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Almodovar is gay, and La Piel Que Habito has a gay subtext. The male lovers in the sexual scenes are not attractive. These heterosexual males represent either destructive violent protest or twisted power. The heterosexual male is an animal that likes to feed from a different fruit. Not everyone will agree but it appears that Almodovar is suggesting that the difference between men and women, their desire to have intimacy with a different physical form, makes lovemaking between opposite genders less aesthetic than sex between the same genders. Heterosexuals are obliged to be obsessed by alternative skin and features. This means that their sexual activity is either defined by hostility to the other or its glorification. It is not, though, empathetic. Because its members have a fixation on a different skin, heterosexual authority is not only hostile to gays it is determined to define the others in their society by their sexual identity, or the skin they live in.

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The notions of skin and identity are challenged throughout in La Piel Que Habito. The limitations of human skin are made obvious. Dr Robert Ledgard develops an alternative material that is resistant to fire and insect bites. Fires exist in several images of the film, and the flames become a presence that reminds the audience of the threat of fire and our vulnerability to accidents that can strip away identities rooted in the physical and sexual. At the beginning of the film Vera appears in a figure-hugging bodysuit that resembles skin. This skin or her new obligatory identity is not innate. It is something that can be created.  Prior to his kidnap by Dr Robert Ledgard, Vincent works in a dress shop. He sells alternative skins to women who want to improve their appearance and perhaps redefine themselves. There is an irony. Later, when he has been given an alternative sexual identity and a new skin, he tears the dresses that have been left in the room where he is kept prisoner.

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We have a choice about our skin and, now we have money, it has become a preoccupation. We can diet or visit the gymnasium. Faces can be redesigned with make up and alternative hairstyles.  Replicas of human beings can also be created with alternative surfaces such as cloth or marble.   Almodovar, of course, knows that he makes the same mistakes as the rest of us. His sensitive eye means that he is obliged to define objects by their surfaces, which is why we notice the chipboard wardrobe and assume it is out of place until the camera lingers on the fake wood grain to give it aesthetic validity. Zeca, the useless brother, wears a tiger outfit because there has been a carnival but the tiger skin has no relevance to what he does and how he is perceived by his mother. Zeca is not a tiger, and nobody is confused by the outfit or thinks his odd appearance has consequence. Zeca is a threat to the ambitions of Dr Robert Ledgard and his crazy assistant because he is coarse and an idiot, not because he is a tiger.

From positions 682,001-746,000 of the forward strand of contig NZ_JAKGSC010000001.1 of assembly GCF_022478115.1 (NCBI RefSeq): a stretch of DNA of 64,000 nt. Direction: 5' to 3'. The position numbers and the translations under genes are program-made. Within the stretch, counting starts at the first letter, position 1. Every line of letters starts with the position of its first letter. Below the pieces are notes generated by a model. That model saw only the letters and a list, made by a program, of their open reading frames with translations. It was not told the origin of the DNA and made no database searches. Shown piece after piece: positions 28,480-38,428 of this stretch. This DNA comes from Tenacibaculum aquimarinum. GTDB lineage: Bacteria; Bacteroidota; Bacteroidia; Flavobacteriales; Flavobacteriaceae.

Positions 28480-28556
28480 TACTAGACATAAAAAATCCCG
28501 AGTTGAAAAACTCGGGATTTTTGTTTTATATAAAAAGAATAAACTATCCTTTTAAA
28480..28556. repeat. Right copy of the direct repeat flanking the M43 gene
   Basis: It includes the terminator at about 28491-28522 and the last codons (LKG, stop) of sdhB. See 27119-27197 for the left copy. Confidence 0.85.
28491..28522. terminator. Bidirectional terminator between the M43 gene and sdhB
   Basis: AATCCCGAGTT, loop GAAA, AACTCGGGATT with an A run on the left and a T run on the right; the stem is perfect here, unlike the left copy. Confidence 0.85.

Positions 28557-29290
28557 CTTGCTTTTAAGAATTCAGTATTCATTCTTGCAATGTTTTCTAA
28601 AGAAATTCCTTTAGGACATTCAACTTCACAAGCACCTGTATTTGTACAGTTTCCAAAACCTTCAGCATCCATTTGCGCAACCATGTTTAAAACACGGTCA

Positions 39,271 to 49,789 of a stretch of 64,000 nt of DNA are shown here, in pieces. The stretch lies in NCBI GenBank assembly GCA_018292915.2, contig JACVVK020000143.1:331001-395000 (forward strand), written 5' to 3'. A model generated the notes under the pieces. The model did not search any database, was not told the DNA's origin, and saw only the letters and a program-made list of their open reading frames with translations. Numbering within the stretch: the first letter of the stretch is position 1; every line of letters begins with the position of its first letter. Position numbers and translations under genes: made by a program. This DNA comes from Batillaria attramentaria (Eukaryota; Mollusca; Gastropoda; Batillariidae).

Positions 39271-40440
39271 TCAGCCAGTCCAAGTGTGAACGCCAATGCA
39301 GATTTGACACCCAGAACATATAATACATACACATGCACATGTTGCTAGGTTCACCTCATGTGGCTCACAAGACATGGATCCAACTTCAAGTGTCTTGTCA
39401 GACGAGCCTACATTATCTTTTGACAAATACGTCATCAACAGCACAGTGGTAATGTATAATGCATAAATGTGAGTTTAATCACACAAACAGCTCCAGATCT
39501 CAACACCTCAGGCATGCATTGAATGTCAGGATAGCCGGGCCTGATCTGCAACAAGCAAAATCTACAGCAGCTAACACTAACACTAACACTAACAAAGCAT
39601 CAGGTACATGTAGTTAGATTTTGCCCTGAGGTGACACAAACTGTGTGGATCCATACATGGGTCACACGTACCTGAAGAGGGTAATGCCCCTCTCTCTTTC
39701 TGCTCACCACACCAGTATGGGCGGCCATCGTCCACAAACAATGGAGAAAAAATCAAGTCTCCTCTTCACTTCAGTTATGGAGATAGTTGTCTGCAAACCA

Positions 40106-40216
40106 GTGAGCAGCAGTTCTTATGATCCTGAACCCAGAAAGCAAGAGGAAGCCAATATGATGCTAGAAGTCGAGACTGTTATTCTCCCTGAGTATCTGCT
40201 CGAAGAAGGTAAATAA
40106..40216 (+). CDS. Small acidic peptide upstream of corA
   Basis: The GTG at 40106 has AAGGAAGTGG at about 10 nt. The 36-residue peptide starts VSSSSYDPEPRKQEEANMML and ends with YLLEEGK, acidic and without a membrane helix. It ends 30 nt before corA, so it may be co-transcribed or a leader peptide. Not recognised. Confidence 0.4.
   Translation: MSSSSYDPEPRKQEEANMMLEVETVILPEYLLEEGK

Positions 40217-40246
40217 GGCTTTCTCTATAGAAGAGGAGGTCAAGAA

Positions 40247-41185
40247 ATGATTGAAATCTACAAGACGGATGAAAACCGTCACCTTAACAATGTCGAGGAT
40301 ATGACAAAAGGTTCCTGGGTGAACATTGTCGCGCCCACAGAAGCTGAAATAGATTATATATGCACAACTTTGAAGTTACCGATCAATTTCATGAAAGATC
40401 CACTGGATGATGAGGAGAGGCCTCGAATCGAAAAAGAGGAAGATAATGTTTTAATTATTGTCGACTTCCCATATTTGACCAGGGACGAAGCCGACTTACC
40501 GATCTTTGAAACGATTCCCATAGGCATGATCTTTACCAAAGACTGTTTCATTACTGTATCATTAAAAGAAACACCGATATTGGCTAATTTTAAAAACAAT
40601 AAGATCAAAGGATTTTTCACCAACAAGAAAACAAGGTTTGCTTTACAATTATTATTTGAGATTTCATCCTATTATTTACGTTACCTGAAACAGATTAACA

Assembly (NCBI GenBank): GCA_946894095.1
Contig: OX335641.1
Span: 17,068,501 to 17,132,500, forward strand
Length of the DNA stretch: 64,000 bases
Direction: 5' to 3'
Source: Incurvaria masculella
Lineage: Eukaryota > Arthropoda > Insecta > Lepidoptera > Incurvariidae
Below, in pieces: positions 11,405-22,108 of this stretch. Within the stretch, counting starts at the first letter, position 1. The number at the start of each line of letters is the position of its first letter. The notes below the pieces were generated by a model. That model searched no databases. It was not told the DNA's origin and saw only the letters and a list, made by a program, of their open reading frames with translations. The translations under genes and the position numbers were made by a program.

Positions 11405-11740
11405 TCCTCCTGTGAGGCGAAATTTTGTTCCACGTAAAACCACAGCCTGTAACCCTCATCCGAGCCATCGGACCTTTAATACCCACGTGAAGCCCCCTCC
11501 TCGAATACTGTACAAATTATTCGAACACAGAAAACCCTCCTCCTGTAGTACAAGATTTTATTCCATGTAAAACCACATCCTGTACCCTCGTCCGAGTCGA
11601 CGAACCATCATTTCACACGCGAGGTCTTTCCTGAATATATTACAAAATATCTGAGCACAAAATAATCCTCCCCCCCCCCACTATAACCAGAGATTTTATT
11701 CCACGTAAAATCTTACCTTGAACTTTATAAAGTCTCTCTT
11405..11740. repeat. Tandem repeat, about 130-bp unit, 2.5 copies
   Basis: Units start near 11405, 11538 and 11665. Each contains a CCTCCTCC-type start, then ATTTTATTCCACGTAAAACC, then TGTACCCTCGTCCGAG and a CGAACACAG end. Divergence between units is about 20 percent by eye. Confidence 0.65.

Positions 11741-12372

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To dismiss skin and arbitrary social identity as irrelevant, Almodovar needs an alternative. His efforts are not convincing. The evocation of the yoga instructor to discover the inner self and the DNA helix model that we see as we watch the end credits are superficial and slight references.   The film, though, has a good ending. Almodovar is unequivocal. Gays have to be true to themselves. Vincent may have a different skin and the body of a woman but he is still Vincent. Because of his body and appearance, he will be different to many men. The end scene implies that it is likely that he will now prefer the company of women. His identity, though, will be decided by Vincent and not by what society thinks of his appearance.

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Because Frankenstein made an error and assumed that the Creature that he created was not human, the Creature was condemned to being rejected and misunderstood. Heterosexual hierarchical authority is the Frankenstein that is built into society and it consists too often of people who are consumed by guilt over their own repressed desires. Inevitably such people react to what they see and, lacking curiosity, they assume that what they see is identity when it is only appearance. Frankenstein was repelled by the Creature and the scientist doubted his motives and his ability to cope with what might happen next.   Almodovar is clear on gender and identity. No one is entitled to the privilege of determining the identity of any other person other than him or herself. For all individuals that responsibility is personal and exclusive. Humans are fragile, and balancing the exclusive and universal is difficult but it is a responsibility that cannot be ignored.

Howard Jackson has had five books published by Red Rattle Books. His latest book Choke Bay is now available here. If you are interested in original horror and crime fiction and want information about the other books of Howard Jackson and other great titles, click here.